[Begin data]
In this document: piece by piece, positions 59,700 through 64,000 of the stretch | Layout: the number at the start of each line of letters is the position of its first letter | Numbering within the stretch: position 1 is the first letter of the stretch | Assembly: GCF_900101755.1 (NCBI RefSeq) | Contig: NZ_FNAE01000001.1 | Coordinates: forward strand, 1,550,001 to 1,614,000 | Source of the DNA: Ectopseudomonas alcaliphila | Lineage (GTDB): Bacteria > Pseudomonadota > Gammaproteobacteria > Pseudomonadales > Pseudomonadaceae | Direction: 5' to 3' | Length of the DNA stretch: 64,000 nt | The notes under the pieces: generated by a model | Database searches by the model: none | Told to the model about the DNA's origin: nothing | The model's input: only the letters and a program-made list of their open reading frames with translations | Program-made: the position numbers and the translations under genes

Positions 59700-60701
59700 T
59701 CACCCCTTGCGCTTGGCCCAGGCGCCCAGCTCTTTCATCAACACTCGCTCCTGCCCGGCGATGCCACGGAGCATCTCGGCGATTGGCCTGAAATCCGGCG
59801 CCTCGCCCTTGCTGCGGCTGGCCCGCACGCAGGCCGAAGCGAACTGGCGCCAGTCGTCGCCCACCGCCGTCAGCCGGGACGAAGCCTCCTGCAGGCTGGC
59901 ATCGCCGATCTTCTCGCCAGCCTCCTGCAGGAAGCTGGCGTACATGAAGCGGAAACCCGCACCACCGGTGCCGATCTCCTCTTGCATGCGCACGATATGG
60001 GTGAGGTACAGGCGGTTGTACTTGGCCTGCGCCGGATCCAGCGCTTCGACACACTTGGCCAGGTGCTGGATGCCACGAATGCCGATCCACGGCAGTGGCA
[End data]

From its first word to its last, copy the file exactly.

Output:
In this document: piece by piece, positions 59,700 through 64,000 of the stretch | Layout: the number at the start of each line of letters is the position of its first letter | Numbering within the stretch: position 1 is the first letter of the stretch | Assembly: GCF_900101755.1 (NCBI RefSeq) | Contig: NZ_FNAE01000001.1 | Coordinates: forward strand, 1,550,001 to 1,614,000 | Source of the DNA: Ectopseudomonas alcaliphila | Lineage (GTDB): Bacteria > Pseudomonadota > Gammaproteobacteria > Pseudomonadales > Pseudomonadaceae | Direction: 5' to 3' | Length of the DNA stretch: 64,000 nt | The notes under the pieces: generated by a model | Database searches by the model: none | Told to the model about the DNA's origin: nothing | The model's input: only the letters and a program-made list of their open reading frames with translations | Program-made: the position numbers and the translations under genes

Positions 59700-60701
59700 T
59701 CACCCCTTGCGCTTGGCCCAGGCGCCCAGCTCTTTCATCAACACTCGCTCCTGCCCGGCGATGCCACGGAGCATCTCGGCGATTGGCCTGAAATCCGGCG
59801 CCTCGCCCTTGCTGCGGCTGGCCCGCACGCAGGCCGAAGCGAACTGGCGCCAGTCGTCGCCCACCGCCGTCAGCCGGGACGAAGCCTCCTGCAGGCTGGC
59901 ATCGCCGATCTTCTCGCCAGCCTCCTGCAGGAAGCTGGCGTACATGAAGCGGAAACCCGCACCACCGGTGCCGATCTCCTCTTGCATGCGCACGATATGG
60001 GTGAGGTACAGGCGGTTGTACTTGGCCTGCGCCGGATCCAGCGCTTCGACACACTTGGCCAGGTGCTGGATGCCACGAATGCCGATCCACGGCAGTGGCA